Core + Mirkwood cycle
    Core + Khazad-Dum + Dwarrowdelf cycle
    Core + Hobbit saga expansions
    Core + Heirs of Numenor + Against the Shadow cycle

    Alternatively you could focus on specific aspects of deckbuilding – perhaps more Deckbuilding 201, but anyway: general concepts like redundancy (i.e. multiple ways to access key cards or effects), or more LotR-specific topics like the various ways you can factor the effect of unique characters/attachments into your deckbuilding.

    • TalesfromtheCards permalink

      Thanks for the suggestions! I do like the idea of doing the Core Set + expansion/cycle articles, as I know that’s something that many players are looking for.

  2. Landroval permalink

    An eagle deck without radagast? Sacrilege!

    Wow. This is virtually identical to the two-handed Tactics decks i just built (Beregond, Legolas, Hama / Eleanor, Glorfindel (sp), Eowyn).

    I adore the eagles cards, but they are just so problematic in solo play (hi cost, low willpower) you really do need to pair up with another deck in order to beat anything.

    Beregond + Gondor Shield is epic.

    Thanks for you clarification on Song of Earendil btw – very helpful.

    • TalesfromtheCards permalink

      Glad it was helpful.

      I know, poor Radagast didn’t make the cut, there’s room for only 1 Istari in my deck! Actually, his willpower is quite useful, and he does serve as a form of resource generation, once you overcome the initial cost. I could see including him here, but the thought of two 5-cost allies floating around in the deck stopped me.

      • Landroval permalink

        I am contemplating a two handed tactics deck (Thalin, Gimli, Bard / Beorn, Legolas, Hama) that is driven by Trained for War. I am intending to have dwarves on the left side and eagles on the other.

        I imagine that willpower of c.20 can be achieved within a few rounds, as long as TFW can come out early, hama can keep recycling it.

        Legolas will take care of killing and chump blocks/beorn can defend.

        I’ll let you know if it works!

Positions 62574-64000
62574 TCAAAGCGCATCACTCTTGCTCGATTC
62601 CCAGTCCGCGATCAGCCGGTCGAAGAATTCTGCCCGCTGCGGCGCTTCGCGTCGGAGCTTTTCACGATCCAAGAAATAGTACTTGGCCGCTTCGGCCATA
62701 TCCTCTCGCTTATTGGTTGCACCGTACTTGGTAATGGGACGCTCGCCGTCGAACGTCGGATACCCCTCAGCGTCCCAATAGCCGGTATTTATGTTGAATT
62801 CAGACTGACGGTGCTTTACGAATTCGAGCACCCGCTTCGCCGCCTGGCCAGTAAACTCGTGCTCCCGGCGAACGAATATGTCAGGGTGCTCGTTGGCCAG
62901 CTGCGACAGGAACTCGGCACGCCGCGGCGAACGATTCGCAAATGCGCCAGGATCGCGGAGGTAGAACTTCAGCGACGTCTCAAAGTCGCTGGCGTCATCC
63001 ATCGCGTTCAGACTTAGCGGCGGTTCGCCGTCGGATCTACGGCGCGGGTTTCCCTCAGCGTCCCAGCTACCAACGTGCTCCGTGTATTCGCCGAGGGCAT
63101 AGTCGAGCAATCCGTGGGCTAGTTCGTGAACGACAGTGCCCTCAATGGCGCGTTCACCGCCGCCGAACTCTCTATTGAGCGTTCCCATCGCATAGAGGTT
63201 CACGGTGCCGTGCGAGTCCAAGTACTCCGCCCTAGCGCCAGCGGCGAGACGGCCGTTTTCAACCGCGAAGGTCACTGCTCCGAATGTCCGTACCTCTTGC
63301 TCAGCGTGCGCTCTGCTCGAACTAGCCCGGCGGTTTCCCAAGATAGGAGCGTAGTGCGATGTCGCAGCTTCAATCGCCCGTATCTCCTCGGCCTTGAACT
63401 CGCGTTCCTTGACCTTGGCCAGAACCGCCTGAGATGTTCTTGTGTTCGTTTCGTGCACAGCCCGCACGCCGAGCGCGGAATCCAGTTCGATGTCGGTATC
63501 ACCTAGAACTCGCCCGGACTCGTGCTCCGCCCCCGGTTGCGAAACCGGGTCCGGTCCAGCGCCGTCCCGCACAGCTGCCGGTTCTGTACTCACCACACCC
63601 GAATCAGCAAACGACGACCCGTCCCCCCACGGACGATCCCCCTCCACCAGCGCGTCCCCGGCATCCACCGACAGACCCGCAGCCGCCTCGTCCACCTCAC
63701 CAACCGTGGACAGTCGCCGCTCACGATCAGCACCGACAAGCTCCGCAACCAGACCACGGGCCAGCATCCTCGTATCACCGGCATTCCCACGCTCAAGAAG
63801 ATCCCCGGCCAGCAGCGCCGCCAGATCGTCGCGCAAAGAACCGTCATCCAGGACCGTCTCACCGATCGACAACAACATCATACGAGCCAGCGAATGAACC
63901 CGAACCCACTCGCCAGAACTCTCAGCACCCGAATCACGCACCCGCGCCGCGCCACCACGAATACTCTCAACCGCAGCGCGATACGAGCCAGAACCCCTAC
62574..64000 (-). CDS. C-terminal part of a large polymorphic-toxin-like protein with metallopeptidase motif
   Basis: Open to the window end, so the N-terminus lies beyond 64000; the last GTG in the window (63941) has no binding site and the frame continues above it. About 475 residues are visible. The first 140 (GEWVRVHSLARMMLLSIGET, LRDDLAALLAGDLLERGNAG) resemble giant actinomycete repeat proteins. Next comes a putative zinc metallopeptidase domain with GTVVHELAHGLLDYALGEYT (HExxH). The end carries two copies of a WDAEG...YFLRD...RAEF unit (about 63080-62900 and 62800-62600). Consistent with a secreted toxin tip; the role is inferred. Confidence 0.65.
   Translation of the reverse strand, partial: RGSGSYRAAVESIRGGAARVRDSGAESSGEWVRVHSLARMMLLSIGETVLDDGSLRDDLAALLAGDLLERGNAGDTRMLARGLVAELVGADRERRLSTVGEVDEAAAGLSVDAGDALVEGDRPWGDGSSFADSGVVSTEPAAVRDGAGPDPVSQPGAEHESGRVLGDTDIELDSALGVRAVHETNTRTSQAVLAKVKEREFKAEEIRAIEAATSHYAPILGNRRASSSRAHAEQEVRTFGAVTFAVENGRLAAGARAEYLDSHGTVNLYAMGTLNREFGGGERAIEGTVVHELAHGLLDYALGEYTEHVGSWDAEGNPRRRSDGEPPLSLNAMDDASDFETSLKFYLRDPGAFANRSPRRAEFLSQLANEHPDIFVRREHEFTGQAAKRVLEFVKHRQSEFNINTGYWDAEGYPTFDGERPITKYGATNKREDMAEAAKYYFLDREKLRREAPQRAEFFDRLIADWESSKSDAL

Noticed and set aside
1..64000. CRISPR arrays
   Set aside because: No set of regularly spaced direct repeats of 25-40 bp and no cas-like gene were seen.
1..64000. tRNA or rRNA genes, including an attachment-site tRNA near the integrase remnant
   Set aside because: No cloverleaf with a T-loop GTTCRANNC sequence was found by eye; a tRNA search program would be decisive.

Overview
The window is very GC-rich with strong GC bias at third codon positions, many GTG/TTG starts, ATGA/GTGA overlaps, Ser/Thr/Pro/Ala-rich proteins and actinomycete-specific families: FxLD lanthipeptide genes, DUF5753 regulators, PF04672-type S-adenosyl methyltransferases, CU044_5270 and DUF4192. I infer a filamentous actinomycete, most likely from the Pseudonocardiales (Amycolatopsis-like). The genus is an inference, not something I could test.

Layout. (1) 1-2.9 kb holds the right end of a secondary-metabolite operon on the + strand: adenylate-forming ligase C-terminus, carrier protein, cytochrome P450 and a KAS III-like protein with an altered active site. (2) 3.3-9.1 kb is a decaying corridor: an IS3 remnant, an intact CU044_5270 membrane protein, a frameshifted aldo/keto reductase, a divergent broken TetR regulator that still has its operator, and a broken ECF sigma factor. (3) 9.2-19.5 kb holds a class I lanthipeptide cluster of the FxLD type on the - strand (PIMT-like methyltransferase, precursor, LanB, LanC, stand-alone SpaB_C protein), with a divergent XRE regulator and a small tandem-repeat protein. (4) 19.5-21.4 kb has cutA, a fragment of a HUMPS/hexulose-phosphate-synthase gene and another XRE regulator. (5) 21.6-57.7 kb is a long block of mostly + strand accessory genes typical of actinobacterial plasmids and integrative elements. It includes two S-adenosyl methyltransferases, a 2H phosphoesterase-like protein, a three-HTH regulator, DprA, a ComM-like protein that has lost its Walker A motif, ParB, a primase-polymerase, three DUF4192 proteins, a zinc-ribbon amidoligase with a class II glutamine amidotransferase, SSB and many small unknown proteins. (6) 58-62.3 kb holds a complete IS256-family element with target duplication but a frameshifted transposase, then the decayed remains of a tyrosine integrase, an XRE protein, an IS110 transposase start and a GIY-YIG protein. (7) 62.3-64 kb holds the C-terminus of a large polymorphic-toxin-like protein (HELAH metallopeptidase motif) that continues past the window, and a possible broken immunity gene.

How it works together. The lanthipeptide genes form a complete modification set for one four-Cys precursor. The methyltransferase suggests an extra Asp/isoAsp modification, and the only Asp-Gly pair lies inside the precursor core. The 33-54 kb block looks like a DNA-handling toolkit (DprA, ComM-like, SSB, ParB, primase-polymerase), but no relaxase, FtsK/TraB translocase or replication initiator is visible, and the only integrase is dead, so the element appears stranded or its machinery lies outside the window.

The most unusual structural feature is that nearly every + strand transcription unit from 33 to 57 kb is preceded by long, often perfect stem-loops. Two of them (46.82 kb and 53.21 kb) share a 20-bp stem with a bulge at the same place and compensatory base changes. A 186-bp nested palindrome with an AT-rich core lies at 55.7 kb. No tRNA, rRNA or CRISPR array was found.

• Landroval permalink

        One other thing:

        Meneldor’s Flight and To the Eyrie

        Are you aware of a combo of any real value that cards can achieve?

        I know there is descendent of thorondor effects, and to the eyrie could be used to get some more use out of gandalf (core) – although it’s hard to find 8 damage attacks that would kill him

        I have never found any use whatsoever for these cards

        Thanks

      • TalesfromtheCards permalink

        I would love to hear about your two-handed Tactics/Trained for War decks, and how they perform. I love these kind of innovative deck types. Even if they fail spectacularly, it’s still a lot of fun to experiment. The success really will depend on how early you can get Trained for War into play. Are you going to splash in any other spheres using songs?

        Regarding Meneldor’s Flight, I have never found a use for it, even in my most Eagle-centric decks. The main use would be the one you already mentioned (Descendant of Thorondor). Other than that, it can be used to activate effects that trigger when characters leave play (Horn of Gondor, Prince Imrahil, etc.), but it doesn’t add enough value to justify the deck space. To the Eyrie is also one I hardly ever use, mainly because of its high cost of 2. I suppose it can be used to get your most valuable allies back into play as quickly as possible, and can be used to recycle Descendant of Thorondor. If you’re running a deck with only a few allies, or allies that have beneficial “when revealed” effects (ally version of Bifur and Gloin spring to mind) then it might be worth, but there’s so many better ways to do it.

      • Landroval permalink

        I think i actually found a use for Meneldor’s flight:

        In We Must Away ‘Ere Break Of Day, i can play Eagle Allies for the sacks, and use meneldor’s flight to take them back in my hand and discard the sack…

        quite pleased about that little discovery!

      • TalesfromtheCards permalink

        Oooh, I like that!

  3. Tiandes permalink

    For the Heirs quests, a tactics mono-solo deck can easily succeed.

    For now, it’s pretty much the only mono-spehere deck for solo play that can achieve success on regular basis, but sadly just for those quests.

    • TalesfromtheCards permalink

      I think that’s one of the reasons why I really enjoy Heirs of Numenor so much, it changed up so much of what we take for granted in the game, including the futility of using mono-Tactics in pure solo play.

  4. legolas18 permalink

    I think one aspect of deckbuilding that would be useful to discuss would be two handed play, where one deck is made of two spheres and the second is made of the other two spheres. That’s how I usually play, I don’t know if a lot of others do or not. Great article by the way, I always like seeing how other people design their decks.

    • TalesfromtheCards permalink

      Good suggestion. I predominantly play two-handed, with the odd pure solo game with one deck sprinkled in here and there. Perhaps focusing specifically on how to build decks that work together and include all 4 spheres could be useful.

  5. Fieryseraph permalink

    After reading your deckbuilding articles on draw and healing and scrying, I’d love to read one on “ramping” effects as well!

    • TalesfromtheCards permalink

      Great suggestion. That’s definitely one of the candidates for the next article in the series, so you might see one soon!

  6. juicebox permalink

    Hi Tales,